In the event you were exposed to Monkeypox
You develop symptoms, such as fever, headache muscle aches, swollen lymph nodes, chills, exhaustion, or a rash that looks like pimples or blisters
Please DO NOT Come Into the Clinic
Call your primary care provider for a Telemedicine Appointment
We are now offering Monkeypox and TPOXX treatment to eligible patients.
Anesthesiology is the medical practice that cares for you before, during, and after surgery. The anesthesiologist’s goal is to ensure your safety, alleviate discomfort, and provide the best path to your recovery. Anesthesia is a major part of your surgery plan. We are here to provide education and guidance to make the best decision for you.
There are several types of anesthesia available, that can be chosen based on a patient’s medical history, the planned operation or preference.
General anesthesia is probably the method you’re most familiar with, as it’s often depicted on TV shows. General anesthesia puts you into a deep sleep where you’ll feel nothing and remember nothing about the surgery. It’s delivered either through gas that you breathe into your lungs through a facemask or a breathing tube. It can also be given as an IV into your bloodstream. Sometimes both IV and gas methods are used to relax you and relieve pain.
Sedation anesthesia is another form of general anesthesia. Sedation is described as a state of consciousness, somewhere between completely relaxed and not quite unconscious. (You may also hear this called “twilight sleep.) Patients are able to breathe on their own and maintain cardiovascular function, although some respiratory support may still be used for safety. The sedation method may help patients recover quicker than with general anesthesia.
Local anesthesia numbs only a part of the body – unlike general anesthesia, which affects the whole body. It allows the patient to remain awake and alert during the procedure. Sometimes also called an epidural, regional nerve block or spinal, this method offers many advantages. It’s great for minor procedures that can be completed quickly so the patient can return home the same day. It also reduces the amount of pain medicine needed and the possibility of nausea or vomiting after.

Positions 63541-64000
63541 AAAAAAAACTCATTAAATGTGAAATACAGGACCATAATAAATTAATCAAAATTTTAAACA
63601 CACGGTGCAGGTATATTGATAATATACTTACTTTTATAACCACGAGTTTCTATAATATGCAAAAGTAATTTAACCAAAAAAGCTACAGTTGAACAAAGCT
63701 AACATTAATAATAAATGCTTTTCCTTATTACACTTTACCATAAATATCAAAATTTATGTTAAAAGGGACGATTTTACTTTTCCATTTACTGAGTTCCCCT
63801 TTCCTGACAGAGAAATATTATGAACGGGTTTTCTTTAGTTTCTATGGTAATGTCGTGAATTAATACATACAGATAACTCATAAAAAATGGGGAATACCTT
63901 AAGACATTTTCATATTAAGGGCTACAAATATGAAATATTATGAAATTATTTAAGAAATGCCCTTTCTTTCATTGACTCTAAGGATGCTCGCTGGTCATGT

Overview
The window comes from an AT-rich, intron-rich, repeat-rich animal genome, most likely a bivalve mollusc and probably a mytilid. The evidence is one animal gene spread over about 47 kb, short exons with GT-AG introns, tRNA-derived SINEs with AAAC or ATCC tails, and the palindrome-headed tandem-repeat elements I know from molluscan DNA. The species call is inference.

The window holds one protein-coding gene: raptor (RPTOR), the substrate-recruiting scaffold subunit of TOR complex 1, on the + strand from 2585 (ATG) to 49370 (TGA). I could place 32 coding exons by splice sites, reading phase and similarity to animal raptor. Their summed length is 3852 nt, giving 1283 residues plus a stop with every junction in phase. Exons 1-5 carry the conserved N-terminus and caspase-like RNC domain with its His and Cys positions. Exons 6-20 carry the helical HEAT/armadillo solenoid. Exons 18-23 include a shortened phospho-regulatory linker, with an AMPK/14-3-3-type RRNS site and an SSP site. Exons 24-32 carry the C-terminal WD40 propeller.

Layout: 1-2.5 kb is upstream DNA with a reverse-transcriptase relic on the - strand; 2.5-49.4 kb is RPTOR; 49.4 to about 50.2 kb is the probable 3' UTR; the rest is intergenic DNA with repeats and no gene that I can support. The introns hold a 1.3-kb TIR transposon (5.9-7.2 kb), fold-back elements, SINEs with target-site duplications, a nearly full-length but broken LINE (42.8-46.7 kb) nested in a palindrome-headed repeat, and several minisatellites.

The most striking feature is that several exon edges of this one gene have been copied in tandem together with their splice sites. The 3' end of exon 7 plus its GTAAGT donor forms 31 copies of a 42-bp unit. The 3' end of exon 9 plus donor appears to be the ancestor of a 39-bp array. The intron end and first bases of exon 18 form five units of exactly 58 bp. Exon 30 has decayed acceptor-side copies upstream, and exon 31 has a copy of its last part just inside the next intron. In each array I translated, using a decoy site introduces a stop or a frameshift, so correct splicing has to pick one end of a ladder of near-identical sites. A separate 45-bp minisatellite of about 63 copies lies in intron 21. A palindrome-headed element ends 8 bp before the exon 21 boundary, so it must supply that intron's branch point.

An anesthesiologist is a physician who will…
Before the procedure, make sure to follow your anesthesiologist’s instructions regarding when to stop eating and drinking.
Tell your doctor about any medicine (prescribed and over-the-counter), diet supplements, herbs, alcohol or drugs you take. You’ll be asked to discontinue these before surgery, too, so they don’t interfere with the anesthesia. Ask the doctor when it’s okay to start taking them again after surgery.
After the procedure, the surgeon will know it’s safe for you to leave the hospital when you can…
Remember that you still won’t be 100% while you heal. Have a family member or friend who can drive you home and stay with you. The effects of anesthesia can last for 24 hours so it’s important to have someone who can watch you for any complications and help you feel safe as you come out of any grogginess. Your surgical team will give you specific instructions to follow and schedule a follow-up appointment to monitor your progress. Generally speaking, those instructions will tell you not to drive or try to lift anything heavy.
General anesthesia and pain medicine can make you feel queasy. Even if you feel fine right after the surgery, you could possibly have nausea and vomiting later. You may also experience a sore throat, hoarseness, or an allergic reaction to the anesthetic.